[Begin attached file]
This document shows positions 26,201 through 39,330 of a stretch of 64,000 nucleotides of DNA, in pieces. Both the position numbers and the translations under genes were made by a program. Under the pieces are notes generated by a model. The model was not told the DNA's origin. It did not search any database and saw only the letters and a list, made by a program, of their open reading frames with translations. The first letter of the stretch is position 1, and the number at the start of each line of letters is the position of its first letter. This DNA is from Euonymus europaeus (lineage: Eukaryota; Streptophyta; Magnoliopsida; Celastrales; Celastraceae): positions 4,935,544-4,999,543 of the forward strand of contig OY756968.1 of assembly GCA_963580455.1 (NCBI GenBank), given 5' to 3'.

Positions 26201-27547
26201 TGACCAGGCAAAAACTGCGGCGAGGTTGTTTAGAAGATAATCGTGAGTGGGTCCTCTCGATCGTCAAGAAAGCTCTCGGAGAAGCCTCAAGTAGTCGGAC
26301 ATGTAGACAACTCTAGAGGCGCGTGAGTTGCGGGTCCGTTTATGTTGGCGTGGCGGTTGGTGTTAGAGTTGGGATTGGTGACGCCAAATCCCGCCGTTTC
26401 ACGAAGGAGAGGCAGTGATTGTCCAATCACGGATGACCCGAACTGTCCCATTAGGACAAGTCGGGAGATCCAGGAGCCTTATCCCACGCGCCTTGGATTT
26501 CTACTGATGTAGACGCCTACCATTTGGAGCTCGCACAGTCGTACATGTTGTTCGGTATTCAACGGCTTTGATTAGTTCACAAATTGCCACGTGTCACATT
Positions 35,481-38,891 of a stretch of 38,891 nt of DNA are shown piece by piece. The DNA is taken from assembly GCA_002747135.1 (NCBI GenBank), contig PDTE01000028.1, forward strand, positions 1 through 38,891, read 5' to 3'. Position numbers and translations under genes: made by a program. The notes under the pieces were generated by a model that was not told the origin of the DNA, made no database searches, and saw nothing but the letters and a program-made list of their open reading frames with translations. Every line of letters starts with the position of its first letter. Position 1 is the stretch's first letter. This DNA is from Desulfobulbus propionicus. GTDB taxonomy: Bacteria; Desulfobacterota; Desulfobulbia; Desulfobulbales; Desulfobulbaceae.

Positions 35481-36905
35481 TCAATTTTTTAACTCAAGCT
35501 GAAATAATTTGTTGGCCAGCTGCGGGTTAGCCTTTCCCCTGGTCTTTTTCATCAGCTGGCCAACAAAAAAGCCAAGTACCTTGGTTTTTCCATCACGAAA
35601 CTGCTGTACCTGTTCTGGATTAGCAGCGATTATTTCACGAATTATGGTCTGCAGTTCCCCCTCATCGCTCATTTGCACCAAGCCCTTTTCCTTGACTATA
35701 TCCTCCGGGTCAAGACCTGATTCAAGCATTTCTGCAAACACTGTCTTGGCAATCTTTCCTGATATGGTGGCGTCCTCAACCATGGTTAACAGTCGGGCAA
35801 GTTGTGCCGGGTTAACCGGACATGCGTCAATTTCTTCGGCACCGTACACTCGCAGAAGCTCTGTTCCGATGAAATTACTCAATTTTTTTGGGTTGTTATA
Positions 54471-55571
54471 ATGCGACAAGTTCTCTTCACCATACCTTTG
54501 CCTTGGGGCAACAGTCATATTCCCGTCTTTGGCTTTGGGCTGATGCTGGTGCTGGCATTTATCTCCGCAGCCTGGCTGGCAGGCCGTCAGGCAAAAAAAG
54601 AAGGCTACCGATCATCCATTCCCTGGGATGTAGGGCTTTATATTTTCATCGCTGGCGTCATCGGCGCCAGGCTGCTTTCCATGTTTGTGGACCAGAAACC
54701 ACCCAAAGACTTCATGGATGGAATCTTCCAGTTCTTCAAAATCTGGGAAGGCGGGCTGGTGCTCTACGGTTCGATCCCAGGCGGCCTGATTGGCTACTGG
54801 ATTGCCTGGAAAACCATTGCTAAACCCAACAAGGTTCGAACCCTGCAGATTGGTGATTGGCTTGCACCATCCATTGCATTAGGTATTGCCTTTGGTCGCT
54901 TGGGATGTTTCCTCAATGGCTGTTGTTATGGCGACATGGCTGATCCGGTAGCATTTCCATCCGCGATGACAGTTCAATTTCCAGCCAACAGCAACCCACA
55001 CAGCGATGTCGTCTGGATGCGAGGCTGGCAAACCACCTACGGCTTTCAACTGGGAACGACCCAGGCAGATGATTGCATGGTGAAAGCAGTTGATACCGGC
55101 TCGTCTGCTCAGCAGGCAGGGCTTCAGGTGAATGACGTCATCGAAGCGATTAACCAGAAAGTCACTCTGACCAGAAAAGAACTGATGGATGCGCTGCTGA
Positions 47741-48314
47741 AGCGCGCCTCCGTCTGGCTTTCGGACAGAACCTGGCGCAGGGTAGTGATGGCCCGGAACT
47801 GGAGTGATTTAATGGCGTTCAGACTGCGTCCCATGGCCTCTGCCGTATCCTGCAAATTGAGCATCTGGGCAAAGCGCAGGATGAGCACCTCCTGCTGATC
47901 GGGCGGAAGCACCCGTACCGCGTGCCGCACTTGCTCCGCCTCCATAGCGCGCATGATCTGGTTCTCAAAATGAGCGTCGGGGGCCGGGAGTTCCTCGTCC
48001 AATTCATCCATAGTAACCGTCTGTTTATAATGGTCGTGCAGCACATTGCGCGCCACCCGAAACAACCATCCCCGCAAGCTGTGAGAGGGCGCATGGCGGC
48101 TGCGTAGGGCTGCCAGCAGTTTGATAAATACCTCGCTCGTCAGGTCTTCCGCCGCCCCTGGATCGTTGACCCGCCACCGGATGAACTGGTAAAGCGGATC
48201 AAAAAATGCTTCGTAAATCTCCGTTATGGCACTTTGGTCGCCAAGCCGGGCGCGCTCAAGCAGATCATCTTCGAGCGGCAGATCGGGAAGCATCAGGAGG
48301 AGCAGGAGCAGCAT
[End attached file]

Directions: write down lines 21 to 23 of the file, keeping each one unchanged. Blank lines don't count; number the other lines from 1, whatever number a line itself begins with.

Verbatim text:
55001 CAGCGATGTCGTCTGGATGCGAGGCTGGCAAACCACCTACGGCTTTCAACTGGGAACGACCCAGGCAGATGATTGCATGGTGAAAGCAGTTGATACCGGC
55101 TCGTCTGCTCAGCAGGCAGGGCTTCAGGTGAATGACGTCATCGAAGCGATTAACCAGAAAGTCACTCTGACCAGAAAAGAACTGATGGATGCGCTGCTGA
Positions 47741-48314